Past Fellows and Visiting Faculty
Fall 2011 Fellows
Neal Gabler is an author, cultural historian, television commentator and teacher. He is the author of a number of best-selling and prize-winning books, including An Empire of Their Own: How the Jews Invented Hollywood; Winchell: Gossip, Power and the Culture of Celebrity; Life the Movie: How Entertainment Conquered Reality; and Walt Disney: The Triumph of the American Imagination. Gabler is a regular contributor to numerous publications and served as a panelist on “Fox News Watch” from 2002 until 2007. He has been the host of the PBS movie review program Sneak Previews; American Movie Classics; Reel to Real on the History Channel; and he is currently the host of Reel Thirteen on WNET, for which he won an Emmy in 2009. Gabler graduated from the University of Michigan and has been the recipient of a Guggenheim Fellowship and many other awards. He is a Senior Fellow at the Norman Lear Center for the Study of Society and Entertainment at USC and a visiting professor at SUNY Stony Brook. Gabler’s project at the Shorenstein Center, as part of a biography of Senator Edward M. Kennedy, will trace Kennedy’s press coverage over time, to understand the influences that determined the coverage, and to theorize about what that coverage suggests about the press and politics. Paper: The Press and Edward Kennedy: A Case Study of Journalistic Behavior.
Vivek Kundra was appointed as the first United States Chief Information Officer by President Obama and is credited with saving over $3 billion in taxpayer dollars, adopting game-changing technologies in the public sector, strengthening the cybersecurity posture of the nation and launching an open government movement through the data.gov platform, which has been replicated across 21 nations, 29 states, 11 cities and several international organizations. Prior to joining the Obama administration, Kundra served in Mayor Fenty’s cabinet as the CTO for the District of Columbia and Governor Kaine’s cabinet as Assistant Secretary of Commerce and Technology for the Commonwealth of Virginia. He has also served in leadership roles in the private sector. The World Economic Forum selected Kundra as a 2011 Young Global Leader. He was named 2011 Government Executive of the year by TechAmerica; the 2009 Chief of the Year by InformationWeek; and 2008 IT Executive of the Year for his pioneering work to drive transparency, engage citizens and lower the cost of government operations. Kundra’s research at the Shorenstein Center will focus on the implications of digital media and technology on governance. He is also serving as a Fellow at Harvard’s Berkman Center on the Internet and Society. Discussion Paper: Digital Fuel of the 21st Century: Innovation through Open Data and the Network Effect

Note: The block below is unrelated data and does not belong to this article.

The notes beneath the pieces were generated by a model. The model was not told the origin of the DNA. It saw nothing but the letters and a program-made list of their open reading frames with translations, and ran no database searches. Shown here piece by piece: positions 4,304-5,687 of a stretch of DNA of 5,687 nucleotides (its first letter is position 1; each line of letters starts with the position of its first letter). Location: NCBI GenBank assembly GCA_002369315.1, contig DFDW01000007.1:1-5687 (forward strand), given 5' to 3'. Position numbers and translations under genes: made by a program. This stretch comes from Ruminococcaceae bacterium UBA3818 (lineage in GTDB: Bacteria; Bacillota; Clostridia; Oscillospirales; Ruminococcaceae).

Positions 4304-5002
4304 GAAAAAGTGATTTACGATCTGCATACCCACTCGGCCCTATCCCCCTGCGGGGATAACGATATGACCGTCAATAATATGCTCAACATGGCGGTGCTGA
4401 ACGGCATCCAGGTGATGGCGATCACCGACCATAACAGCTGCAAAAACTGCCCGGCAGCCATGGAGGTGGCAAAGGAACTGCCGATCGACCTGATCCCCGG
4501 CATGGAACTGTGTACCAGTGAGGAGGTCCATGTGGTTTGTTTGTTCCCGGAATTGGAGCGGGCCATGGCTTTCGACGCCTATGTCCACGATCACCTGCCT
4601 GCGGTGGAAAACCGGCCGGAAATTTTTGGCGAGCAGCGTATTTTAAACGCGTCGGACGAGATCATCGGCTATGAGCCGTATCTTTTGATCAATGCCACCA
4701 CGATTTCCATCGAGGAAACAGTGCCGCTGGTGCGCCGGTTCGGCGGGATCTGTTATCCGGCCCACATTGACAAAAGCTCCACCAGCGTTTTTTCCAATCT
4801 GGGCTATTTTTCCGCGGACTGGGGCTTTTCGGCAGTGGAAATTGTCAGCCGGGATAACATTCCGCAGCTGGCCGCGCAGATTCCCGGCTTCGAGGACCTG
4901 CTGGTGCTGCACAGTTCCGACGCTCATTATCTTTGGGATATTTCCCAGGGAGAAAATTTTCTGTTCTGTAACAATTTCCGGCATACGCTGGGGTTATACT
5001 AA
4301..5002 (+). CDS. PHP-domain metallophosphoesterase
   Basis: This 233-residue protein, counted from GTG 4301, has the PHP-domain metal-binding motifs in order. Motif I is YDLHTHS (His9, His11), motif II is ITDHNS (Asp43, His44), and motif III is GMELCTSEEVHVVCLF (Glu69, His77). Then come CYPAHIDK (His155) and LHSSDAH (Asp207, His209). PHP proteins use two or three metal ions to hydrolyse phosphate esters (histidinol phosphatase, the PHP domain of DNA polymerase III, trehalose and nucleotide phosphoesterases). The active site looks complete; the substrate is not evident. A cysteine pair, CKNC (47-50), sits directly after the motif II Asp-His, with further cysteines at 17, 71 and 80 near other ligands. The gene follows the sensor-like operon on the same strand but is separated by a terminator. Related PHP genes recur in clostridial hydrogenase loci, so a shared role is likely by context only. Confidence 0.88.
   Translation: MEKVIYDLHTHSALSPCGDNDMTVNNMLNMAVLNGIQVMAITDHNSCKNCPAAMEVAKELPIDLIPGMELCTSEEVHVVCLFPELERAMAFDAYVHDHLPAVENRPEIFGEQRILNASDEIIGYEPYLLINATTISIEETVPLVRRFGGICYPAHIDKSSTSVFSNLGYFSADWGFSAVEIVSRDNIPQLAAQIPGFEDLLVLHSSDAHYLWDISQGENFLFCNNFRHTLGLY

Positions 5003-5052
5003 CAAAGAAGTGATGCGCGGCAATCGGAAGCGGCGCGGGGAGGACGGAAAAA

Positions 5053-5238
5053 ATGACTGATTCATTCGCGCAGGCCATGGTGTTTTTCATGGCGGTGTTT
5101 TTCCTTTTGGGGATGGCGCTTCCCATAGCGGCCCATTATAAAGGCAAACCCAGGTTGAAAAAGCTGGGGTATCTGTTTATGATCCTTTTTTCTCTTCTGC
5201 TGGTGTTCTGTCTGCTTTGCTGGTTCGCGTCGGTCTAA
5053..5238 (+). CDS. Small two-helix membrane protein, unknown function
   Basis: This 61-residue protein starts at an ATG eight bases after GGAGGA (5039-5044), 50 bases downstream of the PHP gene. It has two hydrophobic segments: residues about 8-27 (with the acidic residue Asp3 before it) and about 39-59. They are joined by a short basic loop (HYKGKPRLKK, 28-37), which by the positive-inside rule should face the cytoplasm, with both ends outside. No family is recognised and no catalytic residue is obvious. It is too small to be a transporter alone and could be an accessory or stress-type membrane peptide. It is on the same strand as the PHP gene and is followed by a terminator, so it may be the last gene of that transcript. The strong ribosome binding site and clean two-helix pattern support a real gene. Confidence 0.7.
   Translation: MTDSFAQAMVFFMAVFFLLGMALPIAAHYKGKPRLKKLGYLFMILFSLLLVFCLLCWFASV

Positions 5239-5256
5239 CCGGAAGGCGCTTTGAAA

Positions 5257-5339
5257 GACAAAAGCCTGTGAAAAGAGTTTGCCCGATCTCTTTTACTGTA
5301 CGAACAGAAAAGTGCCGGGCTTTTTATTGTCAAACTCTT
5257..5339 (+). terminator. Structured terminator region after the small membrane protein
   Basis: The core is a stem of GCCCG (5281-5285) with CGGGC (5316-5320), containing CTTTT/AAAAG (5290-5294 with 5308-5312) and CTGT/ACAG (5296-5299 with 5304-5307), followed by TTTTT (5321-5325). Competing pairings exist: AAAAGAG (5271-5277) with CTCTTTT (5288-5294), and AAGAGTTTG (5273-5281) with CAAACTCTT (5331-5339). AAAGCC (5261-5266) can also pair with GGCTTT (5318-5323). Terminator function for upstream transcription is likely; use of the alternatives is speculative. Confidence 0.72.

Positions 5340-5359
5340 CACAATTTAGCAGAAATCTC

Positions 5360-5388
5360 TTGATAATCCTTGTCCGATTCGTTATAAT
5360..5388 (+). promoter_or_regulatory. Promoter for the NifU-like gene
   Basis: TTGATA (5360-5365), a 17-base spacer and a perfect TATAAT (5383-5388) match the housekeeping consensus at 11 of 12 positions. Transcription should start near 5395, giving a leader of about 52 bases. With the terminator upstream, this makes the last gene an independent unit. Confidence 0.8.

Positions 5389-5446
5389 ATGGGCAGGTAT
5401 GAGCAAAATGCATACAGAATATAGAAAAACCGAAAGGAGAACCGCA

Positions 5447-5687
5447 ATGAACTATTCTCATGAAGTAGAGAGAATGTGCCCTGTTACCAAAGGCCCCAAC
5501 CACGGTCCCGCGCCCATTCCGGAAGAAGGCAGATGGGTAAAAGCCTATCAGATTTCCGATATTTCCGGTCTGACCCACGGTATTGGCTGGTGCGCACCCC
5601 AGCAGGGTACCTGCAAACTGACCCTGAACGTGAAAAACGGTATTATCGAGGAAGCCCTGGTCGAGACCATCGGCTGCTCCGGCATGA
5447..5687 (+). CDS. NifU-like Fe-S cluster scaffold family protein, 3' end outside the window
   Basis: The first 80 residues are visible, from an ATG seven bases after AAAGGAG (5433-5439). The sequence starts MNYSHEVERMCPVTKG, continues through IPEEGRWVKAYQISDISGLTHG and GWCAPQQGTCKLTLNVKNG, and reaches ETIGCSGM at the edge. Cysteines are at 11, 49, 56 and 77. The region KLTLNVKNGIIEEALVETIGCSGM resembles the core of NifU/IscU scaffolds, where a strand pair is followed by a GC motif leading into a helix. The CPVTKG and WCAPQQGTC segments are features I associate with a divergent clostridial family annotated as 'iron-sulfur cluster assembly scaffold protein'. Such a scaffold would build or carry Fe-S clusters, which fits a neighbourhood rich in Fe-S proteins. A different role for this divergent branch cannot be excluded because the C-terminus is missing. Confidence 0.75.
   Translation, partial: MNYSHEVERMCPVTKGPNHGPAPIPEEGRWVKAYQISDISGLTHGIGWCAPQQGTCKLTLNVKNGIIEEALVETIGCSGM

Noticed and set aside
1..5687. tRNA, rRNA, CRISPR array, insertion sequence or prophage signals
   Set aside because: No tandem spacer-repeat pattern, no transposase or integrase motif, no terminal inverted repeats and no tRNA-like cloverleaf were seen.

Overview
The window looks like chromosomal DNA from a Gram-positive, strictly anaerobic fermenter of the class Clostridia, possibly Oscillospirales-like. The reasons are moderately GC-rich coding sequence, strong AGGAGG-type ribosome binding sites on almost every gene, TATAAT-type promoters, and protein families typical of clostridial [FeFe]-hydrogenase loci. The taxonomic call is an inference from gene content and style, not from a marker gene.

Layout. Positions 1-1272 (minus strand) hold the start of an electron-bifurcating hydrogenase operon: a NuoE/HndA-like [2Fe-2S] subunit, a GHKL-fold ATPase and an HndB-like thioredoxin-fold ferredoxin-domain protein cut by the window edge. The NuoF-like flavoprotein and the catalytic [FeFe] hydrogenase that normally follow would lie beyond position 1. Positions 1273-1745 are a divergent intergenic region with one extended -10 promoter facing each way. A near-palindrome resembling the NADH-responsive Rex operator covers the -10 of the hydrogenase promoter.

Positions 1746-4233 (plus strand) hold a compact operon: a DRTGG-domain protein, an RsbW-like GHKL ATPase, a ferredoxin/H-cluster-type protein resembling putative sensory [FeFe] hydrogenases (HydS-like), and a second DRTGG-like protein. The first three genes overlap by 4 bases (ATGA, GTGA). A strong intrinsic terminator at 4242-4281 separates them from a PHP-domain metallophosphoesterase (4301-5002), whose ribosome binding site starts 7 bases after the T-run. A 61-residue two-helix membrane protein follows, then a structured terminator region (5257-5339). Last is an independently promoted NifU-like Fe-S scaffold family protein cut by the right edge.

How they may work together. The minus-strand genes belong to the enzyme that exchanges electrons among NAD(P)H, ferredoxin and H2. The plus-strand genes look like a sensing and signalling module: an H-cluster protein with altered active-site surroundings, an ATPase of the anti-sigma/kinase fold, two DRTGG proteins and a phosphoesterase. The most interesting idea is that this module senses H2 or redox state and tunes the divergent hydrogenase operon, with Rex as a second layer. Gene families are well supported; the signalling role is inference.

Renée Loth is a Goldsmith Fellow at the Shorenstein Center. She is a columnist for the Boston Globe and is the newspaper’s former editorial page editor. In that capacity, Loth was the highest-ranking woman at the Globe for nine years. Loth holds a journalism degree from Boston University, where she edited the campus newspaper during the 1970s. She then edited the East Boston Community News, worked as a political reporter for the Boston Phoenix and later became associate editor of New England Monthly magazine. In 1985, she was hired by the Boston Globe as a staff writer for the Sunday magazine. She went on to cover Governor Dukakis and other politicians as a State House bureau reporter. In 1992, she covered the presidential campaign, inaugurating the popular Ad Watch column analyzing TV political ads. She became the political editor in 1993, and deputy editor of the editorial page in 1994. Renée Loth is a regular contributor to local and national news panels, and is vice-chair of the board of PEN-New England. With the support of traveling journalism fellowships, she has reported from 14 countries. Discussion Paper: What’s Black and White and Re-Tweeted All Over? Teaching news literacy in a digital age